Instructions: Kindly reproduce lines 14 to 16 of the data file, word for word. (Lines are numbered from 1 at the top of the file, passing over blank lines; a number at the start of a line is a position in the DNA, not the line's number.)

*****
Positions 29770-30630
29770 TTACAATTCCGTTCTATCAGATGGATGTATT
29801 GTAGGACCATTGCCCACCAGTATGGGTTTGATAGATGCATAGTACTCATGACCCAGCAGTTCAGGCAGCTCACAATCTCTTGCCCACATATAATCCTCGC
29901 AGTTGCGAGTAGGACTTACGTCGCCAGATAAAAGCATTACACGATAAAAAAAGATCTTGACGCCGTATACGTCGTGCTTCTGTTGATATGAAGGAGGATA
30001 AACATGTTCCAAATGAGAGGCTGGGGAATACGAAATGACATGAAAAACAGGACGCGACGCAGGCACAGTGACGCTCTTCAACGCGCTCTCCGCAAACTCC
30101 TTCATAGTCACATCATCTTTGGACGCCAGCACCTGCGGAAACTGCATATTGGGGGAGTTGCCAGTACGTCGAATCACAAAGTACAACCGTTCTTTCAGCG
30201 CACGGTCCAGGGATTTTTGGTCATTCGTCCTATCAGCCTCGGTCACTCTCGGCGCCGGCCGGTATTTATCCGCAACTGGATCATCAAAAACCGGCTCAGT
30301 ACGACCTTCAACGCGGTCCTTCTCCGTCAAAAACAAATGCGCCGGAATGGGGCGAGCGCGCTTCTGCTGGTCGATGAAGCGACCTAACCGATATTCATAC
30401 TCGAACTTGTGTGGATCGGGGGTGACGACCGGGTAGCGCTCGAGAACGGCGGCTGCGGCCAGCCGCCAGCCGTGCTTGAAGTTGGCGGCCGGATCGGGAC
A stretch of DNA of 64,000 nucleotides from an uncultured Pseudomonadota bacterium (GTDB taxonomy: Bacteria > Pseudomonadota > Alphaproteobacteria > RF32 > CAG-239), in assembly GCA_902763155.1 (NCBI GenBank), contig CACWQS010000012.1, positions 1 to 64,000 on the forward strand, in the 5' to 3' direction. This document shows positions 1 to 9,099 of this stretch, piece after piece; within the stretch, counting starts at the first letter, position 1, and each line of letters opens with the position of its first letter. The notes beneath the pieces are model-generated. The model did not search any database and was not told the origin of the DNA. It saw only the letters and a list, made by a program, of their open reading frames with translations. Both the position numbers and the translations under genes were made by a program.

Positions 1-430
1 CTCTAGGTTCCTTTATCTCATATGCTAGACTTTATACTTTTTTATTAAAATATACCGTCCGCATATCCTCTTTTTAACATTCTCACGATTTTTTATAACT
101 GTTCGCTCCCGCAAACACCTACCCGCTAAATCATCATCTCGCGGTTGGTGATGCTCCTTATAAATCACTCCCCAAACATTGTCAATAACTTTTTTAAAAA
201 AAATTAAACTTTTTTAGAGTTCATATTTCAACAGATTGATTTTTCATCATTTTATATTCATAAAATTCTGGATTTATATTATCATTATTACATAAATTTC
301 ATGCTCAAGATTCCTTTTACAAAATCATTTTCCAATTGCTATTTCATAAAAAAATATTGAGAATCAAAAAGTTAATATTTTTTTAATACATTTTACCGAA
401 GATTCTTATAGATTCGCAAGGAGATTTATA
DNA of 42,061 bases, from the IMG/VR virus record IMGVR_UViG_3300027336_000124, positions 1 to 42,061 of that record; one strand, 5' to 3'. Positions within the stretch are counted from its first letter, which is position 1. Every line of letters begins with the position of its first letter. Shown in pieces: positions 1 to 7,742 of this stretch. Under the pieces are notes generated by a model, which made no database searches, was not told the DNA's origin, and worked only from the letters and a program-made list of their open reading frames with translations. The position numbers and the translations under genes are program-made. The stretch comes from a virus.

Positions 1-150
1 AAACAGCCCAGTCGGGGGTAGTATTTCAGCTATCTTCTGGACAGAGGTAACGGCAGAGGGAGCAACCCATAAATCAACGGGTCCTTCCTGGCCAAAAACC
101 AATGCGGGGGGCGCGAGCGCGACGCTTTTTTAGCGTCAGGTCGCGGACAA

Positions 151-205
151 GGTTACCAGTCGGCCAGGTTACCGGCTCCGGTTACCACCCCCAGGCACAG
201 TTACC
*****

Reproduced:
201 AAATTAAACTTTTTTAGAGTTCATATTTCAACAGATTGATTTTTCATCATTTTATATTCATAAAATTCTGGATTTATATTATCATTATTACATAAATTTC
301 ATGCTCAAGATTCCTTTTACAAAATCATTTTCCAATTGCTATTTCATAAAAAAATATTGAGAATCAAAAAGTTAATATTTTTTTAATACATTTTACCGAA
401 GATTCTTATAGATTCGCAAGGAGATTTATA